The questioning of the second witness continued on Wednesday in a relatively calm atmosphere.
We’ll have to accelerate. At the beginning of the hearing, Judge Cuno Tarfusser announces that he gives the parties until Wednesday, February 17, (the date of the court recess) to question the next three witnesses, including today’s witness.
That said, the questioning of the second witness in the trial resumed. Responding to questions from the prosecution, the man tells about the events of February 25, 2011.
He returns to what he said the day before about the young pro-Gbagbo militants. He claims people were throwing stones at him and other Yopougon Doukouré district residents.
“They came to burn our neighborhood…We pushed them back to the 16th district…to the police station.” According to the witness, all this was happening at the boundary of his neighborhood: the pro-Gbagbo groups were in the opposite neighborhood, Yao Séi, helped by “many” FDS members. The stones were then accompanied with bullets and tear gas fired by police.
“You see people fall down,” the witness said. “I tried to escape, but I saw that my leg was broken, people were fleeing, people were wounded…and I could not move.” He said it was only later that he understood that it was a grenade that had injured his foot. “It was torn,” he said before showing the judges the right side of his neck: “I also was injured there.”
“Do you know who threw the grenade?” the prosecution lawyer asks. “I saw a policeman firing…I do not know what weapon it was,” the man replied. The lawyer continues, “And there were wounded people around you?” The witness confirms, “Yes, there were many wounded,” adding: “There were some who were dead…someone had his hand cut off, it was hanging.”
“I saw fire coming out of the tank…they targeted the mosque”
Then the witness describes the arrival of a riot squad (BAE) tank. A tank came and was positioned near the mosque not far away. “I saw fire coming out of the tank…they targeted the mosque” he recounts, specifying that the attack took place simultaneously with the police firing on Doukouré residents. He describes the many roadblocks in Yopougon where he says the Dioula were targeted.
It was only the next day that the man went to the hospital. The witness went to Yopougon University Hospital Center (CHU) where he spent one week. The medical certificate resulting from this visit is presented to the court and included in the prosecution file as evidence. The doctor’s observation reads: “Compound fracture of the right leg following a shooting incident.”
Then the Office of the Prosecutor shares photographs with the court. The man was wounded in the leg but also the neck, hips, arms, and back. In the hospital it was explained to him that it was a grenade: “There were lots of little pieces…it was torn,” he explains.
Today, the man said he cannot walk properly, one of his legs is longer than the other; he was badly treated. They had put inferior quality plaster on his foot.
After finally answering the prosecution’s questions on crimes from before February 25, which he had directly witnessed or had heard about, the man spoke about Blé Goudé, whom he saw on television. “Really, I was scared that day,” he says referring to when he saw Blé Goudé talk on RTI before February 25.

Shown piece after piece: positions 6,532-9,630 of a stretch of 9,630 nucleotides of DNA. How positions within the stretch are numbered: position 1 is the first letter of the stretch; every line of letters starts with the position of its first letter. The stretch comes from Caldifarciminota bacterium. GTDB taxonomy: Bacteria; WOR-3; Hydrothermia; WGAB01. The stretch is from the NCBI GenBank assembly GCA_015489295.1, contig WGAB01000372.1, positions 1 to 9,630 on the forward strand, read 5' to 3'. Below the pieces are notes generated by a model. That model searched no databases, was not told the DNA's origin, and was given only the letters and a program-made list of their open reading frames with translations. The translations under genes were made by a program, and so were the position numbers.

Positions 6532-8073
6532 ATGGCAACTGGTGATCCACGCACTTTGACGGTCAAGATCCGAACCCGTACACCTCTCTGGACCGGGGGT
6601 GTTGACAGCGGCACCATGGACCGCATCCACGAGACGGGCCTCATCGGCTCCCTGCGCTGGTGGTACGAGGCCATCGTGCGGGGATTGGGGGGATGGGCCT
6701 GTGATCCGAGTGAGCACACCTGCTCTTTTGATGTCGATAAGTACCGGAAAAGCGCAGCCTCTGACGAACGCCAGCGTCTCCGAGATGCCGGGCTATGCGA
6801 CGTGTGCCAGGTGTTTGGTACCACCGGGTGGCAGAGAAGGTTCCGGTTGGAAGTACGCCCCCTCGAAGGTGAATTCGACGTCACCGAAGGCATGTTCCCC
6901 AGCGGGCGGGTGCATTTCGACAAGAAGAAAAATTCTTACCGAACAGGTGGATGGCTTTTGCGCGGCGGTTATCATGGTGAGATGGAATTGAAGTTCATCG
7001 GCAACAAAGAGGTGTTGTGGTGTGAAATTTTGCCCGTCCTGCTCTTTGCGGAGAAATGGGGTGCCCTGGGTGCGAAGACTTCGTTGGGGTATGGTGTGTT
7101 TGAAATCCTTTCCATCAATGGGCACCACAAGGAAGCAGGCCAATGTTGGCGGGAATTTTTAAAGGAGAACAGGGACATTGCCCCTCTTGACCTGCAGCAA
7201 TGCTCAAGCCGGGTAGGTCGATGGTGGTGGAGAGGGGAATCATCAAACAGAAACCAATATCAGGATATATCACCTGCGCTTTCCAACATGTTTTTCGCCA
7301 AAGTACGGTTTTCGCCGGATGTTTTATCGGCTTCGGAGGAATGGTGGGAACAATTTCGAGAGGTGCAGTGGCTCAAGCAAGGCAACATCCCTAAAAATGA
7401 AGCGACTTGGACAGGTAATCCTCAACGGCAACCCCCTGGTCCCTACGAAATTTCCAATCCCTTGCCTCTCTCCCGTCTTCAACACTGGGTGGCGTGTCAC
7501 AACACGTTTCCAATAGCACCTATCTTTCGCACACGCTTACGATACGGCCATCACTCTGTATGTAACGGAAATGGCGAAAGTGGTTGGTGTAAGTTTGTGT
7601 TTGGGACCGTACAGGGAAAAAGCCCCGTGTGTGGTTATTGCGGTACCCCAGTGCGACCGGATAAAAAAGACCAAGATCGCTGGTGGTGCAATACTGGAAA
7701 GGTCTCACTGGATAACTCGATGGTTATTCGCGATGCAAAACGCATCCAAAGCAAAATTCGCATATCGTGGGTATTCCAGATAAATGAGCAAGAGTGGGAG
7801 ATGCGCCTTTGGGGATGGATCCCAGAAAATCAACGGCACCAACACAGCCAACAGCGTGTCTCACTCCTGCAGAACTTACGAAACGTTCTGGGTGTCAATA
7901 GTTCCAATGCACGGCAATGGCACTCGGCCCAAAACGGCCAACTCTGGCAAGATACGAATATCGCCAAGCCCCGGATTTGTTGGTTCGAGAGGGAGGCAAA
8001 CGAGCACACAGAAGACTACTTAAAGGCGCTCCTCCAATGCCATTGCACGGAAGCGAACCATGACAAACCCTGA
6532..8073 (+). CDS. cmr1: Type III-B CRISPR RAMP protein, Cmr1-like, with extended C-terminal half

“We know each other”
After a 30 minute break, Geert-Jan Knoops, lead counsel for Charles Blé Goudé, begins cross-examination and returns to what the witness said the day before, namely that it was as a result of Blé Goudé’s meeting at Le Baron Bar that pro-Gbagbo youths came and threw stones at Doukouré inhabitants. The Dutch lawyer makes it clear he finds it curious that the witness did not mention that fact in the statement to ICC investigators in 2014. “I never thought of that,” the witness justifies considering that he was only interested in his own injuries and did not know at the time that he would one day have to speak in court.
Another element Blé Goudé’s defense found dubious was how the witness knew that the men who came along were pro-Gbagbo. He replied: “We all know each other…Once you are there, you know what this means.”
Knoops’s questioning, which aimed at challenging the credibility of the testimony, concludes with this question: “Why didn’t the doctor mention your other injuries on the certificate?” The witness replied: “My problem was my foot.”
At the end of the hearing, Jean-Serges Gbougnon, a lawyer for Blé Goudé, was quickly interrupted in his questioning by an application for a partial closed session. During this session, it was possible to see (but not hear) the whole courtroom laugh heartily, presumably after a remark by the witness – a rare moment of relaxation in a trial where tense moments have become the norm.
Laurent Gbagbo and Charles Blé Goudé are charged with four counts of crimes against humanity, including murder, rape, and other inhumane acts, or – in the alternative – attempted murder and persecution. The accused allegedly committed these crimes during post-electoral violence in Côte d’Ivoire between December 16, 2010 and April 12, 2011.
This summary comes from Ivoire Justice , a project of Radio Netherlands Worldwide(RNW), which offers monitoring and commentary on the ICC’s proceedings arising from the post-election violence that occurred in Cote d’Ivoire in 2010-2011. It has been translated into English for use on International Justice Monitor.